A note from our executive director
This year, we will actually produce more non-Shakespeare than Shakespeare: Sholem Asch’s God of Vengeance, Paula Vogel’s Indecent, John Webster’s Duchess of Malfi, and our very own commissioned A Christmas Carol. We are of course producing some wonderful Shakespeare as well, with Much Ado About Nothing and A Winter’s Tale. While Shakespeare may not be our only playwright anymore, it is the spirit of his plays, stories, and staging practices that we carry into all of our shows that will keep us grounded in the tenets of performance you know us best for: strong acting, dynamic storytelling, and live music. All of this furthers our mission of fostering empathy. How? I’m so glad you asked.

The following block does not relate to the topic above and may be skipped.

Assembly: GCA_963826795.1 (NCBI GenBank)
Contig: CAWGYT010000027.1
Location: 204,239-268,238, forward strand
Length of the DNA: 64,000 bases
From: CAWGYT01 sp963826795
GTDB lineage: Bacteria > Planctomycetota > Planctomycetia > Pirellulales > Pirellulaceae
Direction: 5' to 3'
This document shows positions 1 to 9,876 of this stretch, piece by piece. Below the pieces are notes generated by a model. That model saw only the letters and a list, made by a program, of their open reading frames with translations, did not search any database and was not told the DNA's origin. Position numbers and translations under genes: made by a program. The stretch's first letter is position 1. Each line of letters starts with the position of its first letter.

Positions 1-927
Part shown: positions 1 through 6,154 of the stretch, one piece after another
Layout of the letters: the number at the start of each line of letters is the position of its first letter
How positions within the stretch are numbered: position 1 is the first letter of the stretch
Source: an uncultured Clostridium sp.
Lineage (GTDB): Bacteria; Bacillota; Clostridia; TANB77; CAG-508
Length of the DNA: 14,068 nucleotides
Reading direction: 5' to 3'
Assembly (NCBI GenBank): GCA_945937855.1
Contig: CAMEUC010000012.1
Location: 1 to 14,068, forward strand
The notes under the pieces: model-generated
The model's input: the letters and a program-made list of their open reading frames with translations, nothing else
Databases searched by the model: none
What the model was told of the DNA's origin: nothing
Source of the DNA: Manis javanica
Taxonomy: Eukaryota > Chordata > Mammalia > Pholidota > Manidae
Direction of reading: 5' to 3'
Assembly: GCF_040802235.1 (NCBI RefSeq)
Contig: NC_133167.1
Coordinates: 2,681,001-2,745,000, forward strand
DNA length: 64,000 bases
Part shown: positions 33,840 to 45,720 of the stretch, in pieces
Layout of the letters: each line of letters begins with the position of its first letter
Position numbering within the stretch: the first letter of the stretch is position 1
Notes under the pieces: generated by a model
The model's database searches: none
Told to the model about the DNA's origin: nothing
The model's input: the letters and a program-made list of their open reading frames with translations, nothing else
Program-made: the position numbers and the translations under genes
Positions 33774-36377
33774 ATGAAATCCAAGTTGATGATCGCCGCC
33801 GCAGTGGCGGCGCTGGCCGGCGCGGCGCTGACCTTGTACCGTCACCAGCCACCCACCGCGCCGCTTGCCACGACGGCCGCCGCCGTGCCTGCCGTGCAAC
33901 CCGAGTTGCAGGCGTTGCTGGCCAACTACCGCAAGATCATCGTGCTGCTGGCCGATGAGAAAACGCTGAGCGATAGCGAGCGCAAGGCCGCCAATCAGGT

Recently, I was listening to a talk by Brene Brown, author of the recent bestseller “Daring Greatly.” She was talking about two very important things: sharing our shame and being vulnerable. Both of these are more difficult and more important than they ever have been. She mentioned that sharing shame creates empathy if you know you can trust the person you are sharing with to admit they, too, have done things they aren’t proud of and that, in spite of your misstep, they will continue to see you as a person who does bad, but not who is bad. In plays, we see the worst and the best of people. Right in front of us, people lay all their faults and glories — love, shame, doubt — bare and invite us to forgive ourselves and accept one another.
–Dawn Tucker, Executive Director, Flagstaff Shakespeare Festival